Sports Drinks: The Acid Test
Jan 09, 2013 06:11PM
● By Anonymous
The latest news on sports drinks is a case in point of the best intentions going awry—it turns out that sports drinks can damage the enamel of the teeth leaving them more susceptible to decay and sensitivity. The findings are based on a study conducted by the Southern Illinois University School of Dental Medicine and published in the journal General Dentistry. Acid is the culprit. It takes 45 minutes after you stop drinking/eating acid/sugary items for the mouth’s pH balance to return to normal. However, if you keep sipping or nibbling, the clock keeps resetting. Studies have shown that people who eat sweets as snacks between meals have higher rates of decay than people who eat the same amount of sweets with their meals.
Some Expert Guidance
“One of the main duties of saliva is to neutralize acid in the mouth after eating. There are several things that can make saliva too acidic—one is the sugar found in soda, sports drinks, and energy drinks. Bacteria thrive on sugar and create an acidic byproduct in the saliva. The more acidic the saliva, the more mineral loss in the teeth, resulting in cavities.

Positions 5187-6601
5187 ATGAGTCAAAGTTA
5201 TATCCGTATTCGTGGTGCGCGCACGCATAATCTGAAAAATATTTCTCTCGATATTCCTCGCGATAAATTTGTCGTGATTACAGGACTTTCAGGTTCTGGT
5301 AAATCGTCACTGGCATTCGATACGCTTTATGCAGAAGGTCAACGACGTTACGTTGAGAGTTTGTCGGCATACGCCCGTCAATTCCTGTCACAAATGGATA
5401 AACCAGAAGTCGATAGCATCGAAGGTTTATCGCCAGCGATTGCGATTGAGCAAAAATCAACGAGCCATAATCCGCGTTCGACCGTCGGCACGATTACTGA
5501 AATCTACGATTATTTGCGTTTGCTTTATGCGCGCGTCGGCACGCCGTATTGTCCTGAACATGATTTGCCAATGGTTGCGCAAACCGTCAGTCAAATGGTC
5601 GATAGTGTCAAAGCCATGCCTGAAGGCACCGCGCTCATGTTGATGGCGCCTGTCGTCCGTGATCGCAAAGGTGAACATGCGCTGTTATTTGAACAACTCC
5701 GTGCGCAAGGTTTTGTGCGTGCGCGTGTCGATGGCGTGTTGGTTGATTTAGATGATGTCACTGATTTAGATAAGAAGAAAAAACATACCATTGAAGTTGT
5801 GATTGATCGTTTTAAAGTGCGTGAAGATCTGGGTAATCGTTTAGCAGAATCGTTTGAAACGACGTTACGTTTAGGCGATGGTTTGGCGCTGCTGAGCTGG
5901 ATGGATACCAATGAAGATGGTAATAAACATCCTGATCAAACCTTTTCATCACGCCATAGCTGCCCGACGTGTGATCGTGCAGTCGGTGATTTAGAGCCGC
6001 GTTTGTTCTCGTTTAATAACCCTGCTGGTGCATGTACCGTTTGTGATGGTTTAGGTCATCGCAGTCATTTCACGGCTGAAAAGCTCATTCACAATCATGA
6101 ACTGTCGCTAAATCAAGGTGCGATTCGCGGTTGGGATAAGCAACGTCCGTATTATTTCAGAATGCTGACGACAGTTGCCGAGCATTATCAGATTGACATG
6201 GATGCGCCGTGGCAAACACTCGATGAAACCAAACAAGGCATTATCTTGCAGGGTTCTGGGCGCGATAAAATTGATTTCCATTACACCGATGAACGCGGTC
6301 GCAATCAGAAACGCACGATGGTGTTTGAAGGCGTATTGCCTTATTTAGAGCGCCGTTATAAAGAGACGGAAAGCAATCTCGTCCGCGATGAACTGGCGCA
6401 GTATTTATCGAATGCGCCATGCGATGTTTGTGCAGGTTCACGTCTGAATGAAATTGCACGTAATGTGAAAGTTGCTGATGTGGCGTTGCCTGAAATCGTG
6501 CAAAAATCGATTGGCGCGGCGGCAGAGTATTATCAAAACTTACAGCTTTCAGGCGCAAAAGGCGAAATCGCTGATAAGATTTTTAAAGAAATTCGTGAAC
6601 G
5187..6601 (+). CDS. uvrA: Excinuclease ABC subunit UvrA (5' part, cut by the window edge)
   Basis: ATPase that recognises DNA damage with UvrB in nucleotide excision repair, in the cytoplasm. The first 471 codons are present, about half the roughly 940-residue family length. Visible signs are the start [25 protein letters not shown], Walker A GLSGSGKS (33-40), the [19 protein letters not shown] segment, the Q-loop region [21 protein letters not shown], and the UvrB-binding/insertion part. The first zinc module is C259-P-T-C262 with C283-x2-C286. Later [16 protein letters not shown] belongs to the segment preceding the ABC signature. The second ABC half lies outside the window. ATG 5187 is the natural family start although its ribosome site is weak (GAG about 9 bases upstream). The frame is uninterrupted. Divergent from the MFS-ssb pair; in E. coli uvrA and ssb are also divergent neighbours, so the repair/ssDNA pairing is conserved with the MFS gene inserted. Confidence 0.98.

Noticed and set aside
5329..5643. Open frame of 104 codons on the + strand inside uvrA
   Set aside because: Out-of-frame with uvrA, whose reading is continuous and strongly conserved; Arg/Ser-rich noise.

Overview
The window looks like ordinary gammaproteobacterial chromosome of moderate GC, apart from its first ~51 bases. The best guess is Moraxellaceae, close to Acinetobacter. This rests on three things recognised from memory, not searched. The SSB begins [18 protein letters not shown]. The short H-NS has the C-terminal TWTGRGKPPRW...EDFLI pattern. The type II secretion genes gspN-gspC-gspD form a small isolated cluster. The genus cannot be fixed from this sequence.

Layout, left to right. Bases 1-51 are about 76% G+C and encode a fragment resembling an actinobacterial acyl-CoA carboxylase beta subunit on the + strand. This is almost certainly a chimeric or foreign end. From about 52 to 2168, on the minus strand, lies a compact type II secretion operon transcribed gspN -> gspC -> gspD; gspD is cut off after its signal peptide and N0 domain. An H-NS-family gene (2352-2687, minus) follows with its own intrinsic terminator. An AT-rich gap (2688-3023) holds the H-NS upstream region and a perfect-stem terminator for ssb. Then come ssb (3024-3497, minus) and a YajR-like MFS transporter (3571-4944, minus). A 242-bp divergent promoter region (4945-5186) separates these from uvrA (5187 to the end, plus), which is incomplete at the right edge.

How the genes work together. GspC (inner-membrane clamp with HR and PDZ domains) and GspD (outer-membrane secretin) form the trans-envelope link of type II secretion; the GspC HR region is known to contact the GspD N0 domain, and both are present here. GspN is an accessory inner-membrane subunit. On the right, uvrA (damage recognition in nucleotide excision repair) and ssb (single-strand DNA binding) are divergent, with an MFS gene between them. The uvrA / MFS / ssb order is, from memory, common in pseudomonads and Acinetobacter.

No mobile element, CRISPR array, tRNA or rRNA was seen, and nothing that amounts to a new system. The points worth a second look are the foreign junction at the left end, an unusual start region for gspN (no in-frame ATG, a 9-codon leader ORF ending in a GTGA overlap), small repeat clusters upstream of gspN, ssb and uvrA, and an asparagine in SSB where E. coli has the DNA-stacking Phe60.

“Depending on your eating and drinking patterns, it’s possible for the bacteria to produce acid almost constantly. The resulting acid damage adds up, so decay is more likely. Limit the number of sports drinks or any other drinks that contain sugar. Limit the amount of time you take to drink any of these drinks. Avoid sipping them throughout the day. A can of soda that you finish with a meal exposes your teeth to acids for a shorter time than a soda that takes you two hours to drink.
“The people especially at risk are those who, in addition to consuming sports drinks, consume soda, energy drinks, and/ or alcohol. Also athletes who, as a result of the number of hours spent on the fi eld in practice, may consume these drinks chronically.
“There are better choices: unsweetened tea and water, especially fluoridated water. Tea also has fluoride which can strengthen tooth enamel. And water helps flush away bits of food as well as dilute the sugar acids.”—Kian Djawdan, DMD